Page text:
Zee Media Bureau/Liji Varghese
New Delhi: The Okapi, the national symbol of Congo, has been added to the endangered species list of the International Union for Conservation of Nature and Natural Resources (IUCN).
The Okapi though bears striped markings similar to that of zebras, is more closely related to the giraffe.
IUCN`s Red List of endangered species, updated twice a year, rates the okapi as endangered — the third ominous category behind "Critically Endangered" and "Extinct in the Wild."
Okapis (Okapia johnstoni) often referred to as the forest giraffes, are native to the Ituri Rainforest, located in the northeast of the Democratic Republic of the Congo, in Central Africa.
According to IUCN, the okapi population is continually decreasing since 1995 due to habitat destruction and poaching. The constant civil conflicts and widespread poverty in the area has greatly hindered the conservation efforts. The rate of decline is more than 50 percent over three generations (24 years) of the mammals.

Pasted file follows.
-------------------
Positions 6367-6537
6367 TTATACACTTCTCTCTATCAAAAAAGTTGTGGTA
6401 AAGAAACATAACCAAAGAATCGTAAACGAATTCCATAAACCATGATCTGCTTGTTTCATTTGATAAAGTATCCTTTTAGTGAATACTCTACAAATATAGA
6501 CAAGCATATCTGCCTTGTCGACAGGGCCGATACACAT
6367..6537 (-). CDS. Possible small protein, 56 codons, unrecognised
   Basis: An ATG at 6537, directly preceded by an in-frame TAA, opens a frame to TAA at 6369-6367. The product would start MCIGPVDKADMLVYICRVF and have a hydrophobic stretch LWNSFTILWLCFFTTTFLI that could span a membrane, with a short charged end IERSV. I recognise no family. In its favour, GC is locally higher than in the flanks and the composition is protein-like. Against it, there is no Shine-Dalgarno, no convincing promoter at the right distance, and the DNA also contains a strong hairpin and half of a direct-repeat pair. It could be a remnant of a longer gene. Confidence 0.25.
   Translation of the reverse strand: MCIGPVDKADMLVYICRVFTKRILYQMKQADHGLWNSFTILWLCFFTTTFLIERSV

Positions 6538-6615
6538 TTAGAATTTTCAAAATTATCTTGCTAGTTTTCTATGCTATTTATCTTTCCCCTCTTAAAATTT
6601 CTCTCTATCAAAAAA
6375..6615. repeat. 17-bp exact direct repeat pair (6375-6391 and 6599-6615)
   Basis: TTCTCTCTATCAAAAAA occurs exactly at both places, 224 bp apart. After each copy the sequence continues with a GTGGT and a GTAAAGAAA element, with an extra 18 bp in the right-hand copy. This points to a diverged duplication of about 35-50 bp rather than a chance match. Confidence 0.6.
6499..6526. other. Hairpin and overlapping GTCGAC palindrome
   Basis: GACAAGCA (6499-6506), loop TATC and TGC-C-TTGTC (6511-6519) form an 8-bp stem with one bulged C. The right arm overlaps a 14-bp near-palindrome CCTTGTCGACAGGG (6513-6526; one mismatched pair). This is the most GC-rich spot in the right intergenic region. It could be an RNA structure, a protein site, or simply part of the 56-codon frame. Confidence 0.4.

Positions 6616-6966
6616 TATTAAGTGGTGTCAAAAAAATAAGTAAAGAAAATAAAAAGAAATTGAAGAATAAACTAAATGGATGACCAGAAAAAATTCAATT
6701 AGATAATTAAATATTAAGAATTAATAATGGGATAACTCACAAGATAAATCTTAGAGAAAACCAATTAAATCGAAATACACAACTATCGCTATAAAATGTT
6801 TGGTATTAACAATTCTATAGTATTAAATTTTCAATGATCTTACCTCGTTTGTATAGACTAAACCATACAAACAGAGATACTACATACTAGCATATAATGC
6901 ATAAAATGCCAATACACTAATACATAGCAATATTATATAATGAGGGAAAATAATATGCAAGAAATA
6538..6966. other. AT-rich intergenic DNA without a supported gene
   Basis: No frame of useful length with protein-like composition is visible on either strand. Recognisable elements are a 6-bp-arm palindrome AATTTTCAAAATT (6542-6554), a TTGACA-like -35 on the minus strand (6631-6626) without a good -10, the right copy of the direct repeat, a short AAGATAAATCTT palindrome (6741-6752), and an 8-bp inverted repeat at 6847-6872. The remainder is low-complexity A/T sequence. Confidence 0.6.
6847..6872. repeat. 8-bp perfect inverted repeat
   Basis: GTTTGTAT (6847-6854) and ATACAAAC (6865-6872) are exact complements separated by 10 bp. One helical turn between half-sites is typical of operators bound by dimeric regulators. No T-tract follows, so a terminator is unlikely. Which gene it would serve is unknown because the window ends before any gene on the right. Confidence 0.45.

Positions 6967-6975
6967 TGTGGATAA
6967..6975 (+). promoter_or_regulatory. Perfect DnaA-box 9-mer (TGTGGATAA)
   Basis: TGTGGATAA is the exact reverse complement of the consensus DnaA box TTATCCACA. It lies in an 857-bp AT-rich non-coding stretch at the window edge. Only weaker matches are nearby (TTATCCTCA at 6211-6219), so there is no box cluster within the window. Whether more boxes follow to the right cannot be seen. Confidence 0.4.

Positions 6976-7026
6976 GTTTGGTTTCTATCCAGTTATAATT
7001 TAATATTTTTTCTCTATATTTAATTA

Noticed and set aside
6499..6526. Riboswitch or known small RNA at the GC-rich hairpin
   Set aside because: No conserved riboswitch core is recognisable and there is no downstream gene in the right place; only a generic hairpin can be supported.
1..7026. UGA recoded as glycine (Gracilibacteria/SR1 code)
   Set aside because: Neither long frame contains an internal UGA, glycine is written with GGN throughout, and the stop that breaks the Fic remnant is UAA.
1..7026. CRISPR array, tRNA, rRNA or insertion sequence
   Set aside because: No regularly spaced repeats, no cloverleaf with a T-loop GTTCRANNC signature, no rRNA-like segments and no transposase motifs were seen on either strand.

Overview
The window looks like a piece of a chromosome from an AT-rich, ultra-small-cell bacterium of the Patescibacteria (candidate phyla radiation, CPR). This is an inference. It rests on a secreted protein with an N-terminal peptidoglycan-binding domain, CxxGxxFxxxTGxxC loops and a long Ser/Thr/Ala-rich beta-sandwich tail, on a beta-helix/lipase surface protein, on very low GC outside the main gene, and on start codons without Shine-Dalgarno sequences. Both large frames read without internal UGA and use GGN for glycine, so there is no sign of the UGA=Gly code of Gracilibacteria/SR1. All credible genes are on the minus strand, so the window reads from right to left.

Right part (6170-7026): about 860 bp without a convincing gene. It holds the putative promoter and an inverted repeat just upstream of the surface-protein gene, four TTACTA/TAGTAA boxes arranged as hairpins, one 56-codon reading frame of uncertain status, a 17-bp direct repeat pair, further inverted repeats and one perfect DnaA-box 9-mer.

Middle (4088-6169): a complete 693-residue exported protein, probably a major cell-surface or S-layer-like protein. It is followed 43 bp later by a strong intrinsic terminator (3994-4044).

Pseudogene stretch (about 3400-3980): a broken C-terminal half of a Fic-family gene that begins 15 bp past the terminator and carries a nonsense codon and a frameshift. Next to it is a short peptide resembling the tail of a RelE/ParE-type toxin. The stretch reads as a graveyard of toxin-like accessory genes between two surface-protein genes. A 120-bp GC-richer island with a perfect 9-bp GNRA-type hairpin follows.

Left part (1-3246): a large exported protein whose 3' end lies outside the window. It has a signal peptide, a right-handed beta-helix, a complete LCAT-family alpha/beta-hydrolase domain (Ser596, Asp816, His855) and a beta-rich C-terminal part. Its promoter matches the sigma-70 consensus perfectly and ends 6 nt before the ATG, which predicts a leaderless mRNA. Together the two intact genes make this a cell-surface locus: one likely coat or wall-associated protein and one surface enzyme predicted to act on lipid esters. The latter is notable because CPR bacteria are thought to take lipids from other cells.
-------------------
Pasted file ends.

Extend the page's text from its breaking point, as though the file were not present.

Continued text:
The latest report released by IUCN also features fifteen bird species from India including the white-winged sub-Saharan Flufftail Sarothrura ayresi in the Critically Endangered (CE) category.
The animals that have gained in the IUCN`s Red list are leatherback turtle which moved from “Critically Endangered” to “Vulnerable” and two species of albatross, the black-browed albatross and black-footed albatross which have moved from “Endangered” to “Near Threatened” and “Vulnerable” to “Near Threatened” category respectively.
IUCN says 21,286 of the 71,576 species surveyed are threatened with extinction.